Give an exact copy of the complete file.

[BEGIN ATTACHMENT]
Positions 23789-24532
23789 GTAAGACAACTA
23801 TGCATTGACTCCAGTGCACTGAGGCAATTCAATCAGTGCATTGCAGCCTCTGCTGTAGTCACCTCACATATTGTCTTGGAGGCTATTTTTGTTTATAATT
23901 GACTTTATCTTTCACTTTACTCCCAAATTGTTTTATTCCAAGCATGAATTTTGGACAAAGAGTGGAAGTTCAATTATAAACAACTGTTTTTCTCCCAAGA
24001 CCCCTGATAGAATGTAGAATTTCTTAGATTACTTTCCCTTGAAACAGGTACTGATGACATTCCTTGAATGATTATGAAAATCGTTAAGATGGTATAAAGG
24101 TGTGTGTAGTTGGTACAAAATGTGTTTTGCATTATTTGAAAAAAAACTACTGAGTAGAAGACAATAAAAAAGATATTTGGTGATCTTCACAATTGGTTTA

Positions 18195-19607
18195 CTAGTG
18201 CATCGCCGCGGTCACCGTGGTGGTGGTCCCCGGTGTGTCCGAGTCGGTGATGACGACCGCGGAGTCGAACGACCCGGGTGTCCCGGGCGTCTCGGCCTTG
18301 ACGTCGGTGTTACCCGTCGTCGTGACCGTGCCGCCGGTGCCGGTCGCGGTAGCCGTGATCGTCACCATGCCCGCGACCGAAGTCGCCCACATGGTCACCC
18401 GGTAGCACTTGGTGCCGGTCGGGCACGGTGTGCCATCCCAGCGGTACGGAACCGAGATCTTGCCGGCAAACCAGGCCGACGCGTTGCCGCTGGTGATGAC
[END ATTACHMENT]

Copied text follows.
Positions 23789-24532
23789 GTAAGACAACTA
23801 TGCATTGACTCCAGTGCACTGAGGCAATTCAATCAGTGCATTGCAGCCTCTGCTGTAGTCACCTCACATATTGTCTTGGAGGCTATTTTTGTTTATAATT
23901 GACTTTATCTTTCACTTTACTCCCAAATTGTTTTATTCCAAGCATGAATTTTGGACAAAGAGTGGAAGTTCAATTATAAACAACTGTTTTTCTCCCAAGA
24001 CCCCTGATAGAATGTAGAATTTCTTAGATTACTTTCCCTTGAAACAGGTACTGATGACATTCCTTGAATGATTATGAAAATCGTTAAGATGGTATAAAGG
24101 TGTGTGTAGTTGGTACAAAATGTGTTTTGCATTATTTGAAAAAAAACTACTGAGTAGAAGACAATAAAAAAGATATTTGGTGATCTTCACAATTGGTTTA

Positions 18195-19607
18195 CTAGTG
18201 CATCGCCGCGGTCACCGTGGTGGTGGTCCCCGGTGTGTCCGAGTCGGTGATGACGACCGCGGAGTCGAACGACCCGGGTGTCCCGGGCGTCTCGGCCTTG
18301 ACGTCGGTGTTACCCGTCGTCGTGACCGTGCCGCCGGTGCCGGTCGCGGTAGCCGTGATCGTCACCATGCCCGCGACCGAAGTCGCCCACATGGTCACCC
18401 GGTAGCACTTGGTGCCGGTCGGGCACGGTGTGCCATCCCAGCGGTACGGAACCGAGATCTTGCCGGCAAACCAGGCCGACGCGTTGCCGCTGGTGATGAC